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By Otim Nape

After seven years of gathering dust on the shelves of the Constitutional Court, a petition on the controversial Public Order Management Act (Poma) 2013 has been disposed of.

At the close of 2013, Human Rights Network Uganda, Development Network of Indigenous Voluntary Associations (Deniva), the Uganda Association of Women Lawyers (Fida-Uganda), Butambala MP Muhammad Muwanga Kivumbi and retired assistant Bishop of Kampala Dr Zac Niringiye challenged the law on grounds that it duplicated provisions in the ‘unconstitutional’ Penal Code, and limited enjoyment of human rights.

“The action of the respondent in enacting and assenting to Section 5 and 6 of the Public Order Management Act, which sections are substantially and materially similar to Section 32(2) of the Police Act that was declared unconstitutional by the Constitutional court in the constitutional petition number 9 of 2005 – Muwanga Kivumbi Vs Attorney General – is inconsistent with and in contravention of Article 92 of the Constitution,” read part of the petition.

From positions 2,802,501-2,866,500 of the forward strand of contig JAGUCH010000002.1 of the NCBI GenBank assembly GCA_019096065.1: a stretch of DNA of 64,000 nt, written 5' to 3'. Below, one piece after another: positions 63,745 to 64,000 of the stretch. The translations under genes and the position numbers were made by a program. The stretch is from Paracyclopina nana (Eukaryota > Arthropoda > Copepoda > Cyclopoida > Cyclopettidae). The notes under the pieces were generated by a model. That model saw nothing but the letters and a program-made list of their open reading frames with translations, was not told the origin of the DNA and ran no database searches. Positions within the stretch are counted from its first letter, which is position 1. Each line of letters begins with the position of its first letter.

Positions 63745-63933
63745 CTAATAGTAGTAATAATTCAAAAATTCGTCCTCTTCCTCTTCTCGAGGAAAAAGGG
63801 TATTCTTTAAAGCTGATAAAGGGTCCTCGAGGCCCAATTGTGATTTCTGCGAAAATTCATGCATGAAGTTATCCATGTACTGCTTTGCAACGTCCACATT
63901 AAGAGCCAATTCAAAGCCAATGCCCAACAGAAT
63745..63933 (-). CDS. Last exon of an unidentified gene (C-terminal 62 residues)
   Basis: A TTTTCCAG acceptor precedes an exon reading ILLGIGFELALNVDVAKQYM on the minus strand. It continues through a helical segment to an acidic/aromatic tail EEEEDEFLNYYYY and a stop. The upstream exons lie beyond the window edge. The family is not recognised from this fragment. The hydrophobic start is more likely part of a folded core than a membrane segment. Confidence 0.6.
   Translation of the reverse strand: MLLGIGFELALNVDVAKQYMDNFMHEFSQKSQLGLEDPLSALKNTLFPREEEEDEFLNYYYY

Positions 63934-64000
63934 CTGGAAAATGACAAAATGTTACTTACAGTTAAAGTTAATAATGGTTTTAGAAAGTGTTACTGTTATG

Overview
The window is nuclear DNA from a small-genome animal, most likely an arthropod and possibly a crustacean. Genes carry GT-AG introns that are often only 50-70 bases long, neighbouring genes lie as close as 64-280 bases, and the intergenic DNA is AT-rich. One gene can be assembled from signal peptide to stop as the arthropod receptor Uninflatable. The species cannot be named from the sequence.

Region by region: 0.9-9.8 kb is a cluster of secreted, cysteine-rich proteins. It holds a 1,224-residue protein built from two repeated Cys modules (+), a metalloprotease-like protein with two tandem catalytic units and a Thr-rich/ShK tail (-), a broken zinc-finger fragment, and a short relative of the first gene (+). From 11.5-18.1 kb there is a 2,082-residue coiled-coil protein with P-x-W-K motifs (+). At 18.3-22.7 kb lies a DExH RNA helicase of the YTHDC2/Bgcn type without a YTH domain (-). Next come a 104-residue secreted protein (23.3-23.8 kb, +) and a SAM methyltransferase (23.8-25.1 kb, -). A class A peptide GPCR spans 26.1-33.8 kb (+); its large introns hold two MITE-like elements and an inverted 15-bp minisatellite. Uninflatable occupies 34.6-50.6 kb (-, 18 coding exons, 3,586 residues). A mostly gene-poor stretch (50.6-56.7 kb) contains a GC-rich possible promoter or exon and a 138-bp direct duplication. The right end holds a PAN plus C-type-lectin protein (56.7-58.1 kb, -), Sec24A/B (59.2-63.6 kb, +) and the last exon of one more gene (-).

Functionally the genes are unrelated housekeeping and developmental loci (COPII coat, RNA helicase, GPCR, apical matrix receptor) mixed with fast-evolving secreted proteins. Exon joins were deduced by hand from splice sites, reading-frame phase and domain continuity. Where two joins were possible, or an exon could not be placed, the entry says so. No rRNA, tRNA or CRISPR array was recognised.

The petitioners also argued that section four through 13 of the Poma – passed in August 2013 and assented to two months later – gave the Uganda Police Force (UPF) a lot of power to forcefully disrupt and disperse assemblies and slap criminal charges on organizers and participants.

On Thursday, a ruling by the Constitutional Court clipped police powers contained in Section eight of the Act in a majority decision of 4:1. The bench comprised Justices Kenneth Kakuru, Elizabeth Musoke, Cheboroin Barishaki, Geoffrey Kiryabwire and Stephen Musota. Only the latter dissented.

The first two subsections of the contentious section read: “Subject to the directions of the IGP, an authorised officer or any other police officer of or above the rank of inspector, may stop or prevent the holding of a public meeting where the public meeting is held contrary to this Act. An authorised officer may, for the purposes of subsection (1), issue orders, including an order for the dispersal of the public meeting, as are reasonable in the circumstances.”

But four justices ruled that the entire “Section 8 of the Public Order Management Act is unconstitutional and hereby declared null and void.” All acts done under that law are hereby declared null and void, added the judges.

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